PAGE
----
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Louisville health care systems at about 50% capacity amid coronavirus outbreak

Health care systems report ventilator usage and bed space are not yet nearing capacity in the Louisville area.

LOUISVILLE, Ky. — Top officials continue to monitor hospital bed space and ventilator usage to gauge where local health care systems are now compared to capacity.

In Louisville, both Norton Healthcare and UofL Health report the hospital systems have plans in place to accommodate a growing number of COVID-19 patients, but at this point, they haven't had to execute any of them.

Every hospital group in Louisville has the ability to "surge," meaning they can expand their facilities to include beds or spaces not typically used for patient care.

Norton Healthcare has 1,174 acute care beds in operation right now. A health care system spokesperson said about half of those beds are currently occupied by patients, though not all have COVID-19.

Norton has the ability to surge to accommodate 1,469 patients, if they had to expand. This would mean if the system met the current capacity, they could make room for almost 300 more people.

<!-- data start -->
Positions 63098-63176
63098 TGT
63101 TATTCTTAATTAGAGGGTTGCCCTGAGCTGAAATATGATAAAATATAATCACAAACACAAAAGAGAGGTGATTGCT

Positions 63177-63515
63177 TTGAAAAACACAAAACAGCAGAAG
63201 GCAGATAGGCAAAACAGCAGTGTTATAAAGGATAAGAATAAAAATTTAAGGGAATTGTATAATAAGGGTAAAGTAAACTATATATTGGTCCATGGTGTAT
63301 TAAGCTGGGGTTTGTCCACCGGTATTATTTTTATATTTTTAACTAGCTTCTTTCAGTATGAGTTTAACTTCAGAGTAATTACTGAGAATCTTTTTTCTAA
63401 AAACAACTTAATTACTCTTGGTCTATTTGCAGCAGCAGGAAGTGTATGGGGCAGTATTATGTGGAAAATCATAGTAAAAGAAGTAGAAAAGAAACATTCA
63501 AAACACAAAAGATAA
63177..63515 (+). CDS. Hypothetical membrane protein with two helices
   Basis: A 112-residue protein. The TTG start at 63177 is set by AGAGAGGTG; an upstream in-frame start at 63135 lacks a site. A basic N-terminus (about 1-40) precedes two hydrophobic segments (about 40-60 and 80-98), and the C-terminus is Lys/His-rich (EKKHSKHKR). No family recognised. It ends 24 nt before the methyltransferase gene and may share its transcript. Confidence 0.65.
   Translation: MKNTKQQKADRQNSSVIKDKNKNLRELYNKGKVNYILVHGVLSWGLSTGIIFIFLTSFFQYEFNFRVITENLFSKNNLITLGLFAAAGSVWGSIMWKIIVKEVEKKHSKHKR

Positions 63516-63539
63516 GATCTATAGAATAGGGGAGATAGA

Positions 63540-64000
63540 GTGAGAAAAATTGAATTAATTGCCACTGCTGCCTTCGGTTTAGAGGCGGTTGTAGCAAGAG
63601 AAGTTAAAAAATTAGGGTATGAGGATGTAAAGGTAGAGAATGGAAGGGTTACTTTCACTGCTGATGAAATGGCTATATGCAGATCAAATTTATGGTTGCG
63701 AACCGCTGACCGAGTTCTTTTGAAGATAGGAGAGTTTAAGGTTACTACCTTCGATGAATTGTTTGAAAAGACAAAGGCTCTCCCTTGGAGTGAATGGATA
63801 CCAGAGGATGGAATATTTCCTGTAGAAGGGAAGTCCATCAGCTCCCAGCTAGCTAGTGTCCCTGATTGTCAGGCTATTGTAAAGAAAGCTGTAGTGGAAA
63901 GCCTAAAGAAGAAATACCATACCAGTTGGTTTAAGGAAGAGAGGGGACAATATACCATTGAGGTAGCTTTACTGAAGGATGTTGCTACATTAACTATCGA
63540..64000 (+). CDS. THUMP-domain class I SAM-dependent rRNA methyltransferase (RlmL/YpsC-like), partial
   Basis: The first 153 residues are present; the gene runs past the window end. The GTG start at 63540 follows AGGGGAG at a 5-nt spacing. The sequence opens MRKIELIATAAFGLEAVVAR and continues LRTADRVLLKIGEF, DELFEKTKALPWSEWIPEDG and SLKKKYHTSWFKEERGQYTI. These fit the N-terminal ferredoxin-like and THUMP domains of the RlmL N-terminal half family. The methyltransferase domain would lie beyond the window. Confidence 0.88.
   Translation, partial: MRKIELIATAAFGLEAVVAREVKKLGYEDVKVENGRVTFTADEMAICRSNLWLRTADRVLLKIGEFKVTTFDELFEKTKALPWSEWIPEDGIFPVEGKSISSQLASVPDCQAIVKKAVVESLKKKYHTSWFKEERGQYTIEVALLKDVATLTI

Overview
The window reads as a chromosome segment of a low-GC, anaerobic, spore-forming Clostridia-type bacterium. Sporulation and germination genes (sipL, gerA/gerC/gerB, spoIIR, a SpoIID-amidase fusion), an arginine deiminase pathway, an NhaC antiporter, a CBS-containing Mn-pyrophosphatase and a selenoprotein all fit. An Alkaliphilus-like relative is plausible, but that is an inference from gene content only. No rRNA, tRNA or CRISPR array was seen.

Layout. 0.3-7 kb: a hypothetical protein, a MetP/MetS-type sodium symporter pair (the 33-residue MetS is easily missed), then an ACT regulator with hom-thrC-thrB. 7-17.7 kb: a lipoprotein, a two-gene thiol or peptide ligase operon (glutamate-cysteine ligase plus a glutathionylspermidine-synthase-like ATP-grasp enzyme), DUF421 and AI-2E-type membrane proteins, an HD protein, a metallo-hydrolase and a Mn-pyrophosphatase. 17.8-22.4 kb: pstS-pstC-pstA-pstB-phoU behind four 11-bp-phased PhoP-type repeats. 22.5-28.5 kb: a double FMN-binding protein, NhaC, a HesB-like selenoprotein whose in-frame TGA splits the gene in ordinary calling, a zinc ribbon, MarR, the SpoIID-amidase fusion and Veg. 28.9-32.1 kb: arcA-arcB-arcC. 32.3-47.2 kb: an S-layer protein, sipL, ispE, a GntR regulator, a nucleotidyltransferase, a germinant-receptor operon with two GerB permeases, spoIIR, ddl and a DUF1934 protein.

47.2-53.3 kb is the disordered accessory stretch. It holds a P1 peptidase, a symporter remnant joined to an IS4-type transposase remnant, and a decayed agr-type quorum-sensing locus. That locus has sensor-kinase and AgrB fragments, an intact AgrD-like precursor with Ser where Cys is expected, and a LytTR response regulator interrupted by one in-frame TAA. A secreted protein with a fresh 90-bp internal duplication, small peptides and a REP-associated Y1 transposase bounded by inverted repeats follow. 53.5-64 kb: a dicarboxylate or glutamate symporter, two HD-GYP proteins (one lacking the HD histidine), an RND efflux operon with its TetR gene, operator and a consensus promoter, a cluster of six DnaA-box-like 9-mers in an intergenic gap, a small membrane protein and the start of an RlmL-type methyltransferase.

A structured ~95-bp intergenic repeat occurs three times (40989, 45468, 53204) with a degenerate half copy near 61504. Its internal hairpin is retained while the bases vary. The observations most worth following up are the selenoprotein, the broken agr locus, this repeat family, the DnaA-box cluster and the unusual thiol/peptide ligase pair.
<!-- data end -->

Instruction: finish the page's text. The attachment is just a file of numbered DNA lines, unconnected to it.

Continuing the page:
About 30% of Norton’s ventilator stock is now in use. The hospital network said of their 223 available ventilators, 87 are in use right now, including 26 for pediatric patients. Not all of the patients using ventilators are COVID-19 positive, and the system has not had the need for additional devices.

“The people of Kentucky have done a great job 'flattening the curve,' which is allowing us to manage our resources without implementing emergency plans,” a Norton Healthcare spokesperson said.

UofL Health is reporting similar usage numbers—describing a system that has reached about 50%. A UofL spokesperson said the health care network has plans in place should they see a spike in patients, but so far they have not had to use them.

The hospital system is equipped with about 1,400 beds, 750 of which are now is use, meaning almost half are available for new patients.

UofL staff said they have about 174 ventilators, not including disaster relief ventilators that would be used during an emergency surge. Of those 174 devices, 55 are now in use. That number is low for UofL compared to “normal."

"If you look at the daily census across our organization we are probably down from where we are normally. The reason for that is we've significantly curtailed most of our elective surgical procedures," said Dr. Jason Smith, the Chief Medical Officer for UofL Health.

According to the numbers, Louisville's local healthcare system is not nearing our capacity and has room to grow. Still, experts warn letting up on strict social distancing measures could quickly change that.

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